The latest public test channel build for v43 of Quest’s system software includes new video recording options, plus the addition of new permissions for eye and facial expression tracking on Quest Pro.
Meta offers a PTC or public test channel for people to opt-in for a chance to try and test new Quest features and updates early before they roll out to all users. The new camera tab in the settings menu, pictured below, includes image stabilization, aspect radio, frame rate and compression quality options, as spotted by u/deliciouspotato2 on Reddit. This should hopefully give Quest players and content creators more options and reliable recordings when filming content in VR, after calls for improvements from content creators earlier this year.
While Meta did add some new video recording options in June, they were aimed at developers and only available through the Oculus Developer Hub. These new options don’t appear to be exactly the same as the ones in the developer hub, though, with a higher frame rate seemingly accessible through the developer tool, for example.
Quest Pro: Eye Tracking And Natural Facial Expressions
The same user also discovered some new permissions for ‘Eye Tracking’ and ‘Natural Facial Expressions’ in the Quest PTC build. Permissions on the Quest system are a security feature that allow users to control how much access an app has to a specific category of information, data or services. Current examples include permission to access local files or use the microphone. A Quest 2 headset of our own running v43 shows these new permissions, but not the new camera features yet. We expect the new permissions appeared in anticipation of Quest Pro (Project Cambria), Meta’s upcoming high-end headset. Current Quest hardware doesn’t support eye or facial expression tracking, but Quest Pro will feature support for both.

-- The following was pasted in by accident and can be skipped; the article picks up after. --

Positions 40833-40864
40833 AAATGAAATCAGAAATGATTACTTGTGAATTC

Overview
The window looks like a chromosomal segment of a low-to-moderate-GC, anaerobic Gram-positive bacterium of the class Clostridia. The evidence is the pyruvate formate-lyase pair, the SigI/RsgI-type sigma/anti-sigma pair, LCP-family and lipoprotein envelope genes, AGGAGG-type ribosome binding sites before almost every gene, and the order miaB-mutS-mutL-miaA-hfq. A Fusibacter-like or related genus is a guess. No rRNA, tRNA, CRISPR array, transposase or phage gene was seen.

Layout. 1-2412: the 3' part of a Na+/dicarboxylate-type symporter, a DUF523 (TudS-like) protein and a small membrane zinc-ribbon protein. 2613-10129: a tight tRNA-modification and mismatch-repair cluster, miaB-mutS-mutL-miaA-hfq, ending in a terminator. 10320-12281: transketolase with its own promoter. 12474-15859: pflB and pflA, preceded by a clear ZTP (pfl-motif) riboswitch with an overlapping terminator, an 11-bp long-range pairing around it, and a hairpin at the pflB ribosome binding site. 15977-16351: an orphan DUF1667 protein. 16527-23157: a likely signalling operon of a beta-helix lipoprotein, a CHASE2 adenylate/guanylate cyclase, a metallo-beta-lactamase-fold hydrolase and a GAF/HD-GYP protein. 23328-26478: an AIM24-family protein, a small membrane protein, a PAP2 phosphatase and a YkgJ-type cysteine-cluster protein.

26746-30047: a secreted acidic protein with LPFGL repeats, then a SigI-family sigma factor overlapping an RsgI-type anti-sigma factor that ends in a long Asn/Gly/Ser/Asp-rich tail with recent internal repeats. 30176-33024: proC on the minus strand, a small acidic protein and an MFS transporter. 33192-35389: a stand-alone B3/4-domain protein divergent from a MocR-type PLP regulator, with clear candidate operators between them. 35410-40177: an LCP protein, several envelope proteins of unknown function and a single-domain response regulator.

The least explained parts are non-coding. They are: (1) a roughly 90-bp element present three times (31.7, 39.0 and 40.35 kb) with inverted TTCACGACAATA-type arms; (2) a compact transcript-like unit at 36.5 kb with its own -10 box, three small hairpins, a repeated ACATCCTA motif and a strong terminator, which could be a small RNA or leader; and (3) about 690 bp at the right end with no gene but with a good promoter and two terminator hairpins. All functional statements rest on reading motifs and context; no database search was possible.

We expect Quest Pro to run on a version of the Quest’s modified Android-based OS — Mark Zuckerberg has made it a point to make clear the high-end headset will still run Quest apps — which is likely why those permissions appear in the software even though hardware support isn’t there on current headsets. We noticed Meta’s Horizon Worlds already makes use of the new permission, suggesting that’s one of the first places we’ll see Meta avatars with added “natural” facial expressions driven by Quest Pro.
The most recent public release of the Quest system software, v42, added new Oculus Move features and parental control options — you can read about those here.
Clarification: Article and headline updated after publication to clarify the difference between the recording tools found in v43 and those found in a recent developer tool.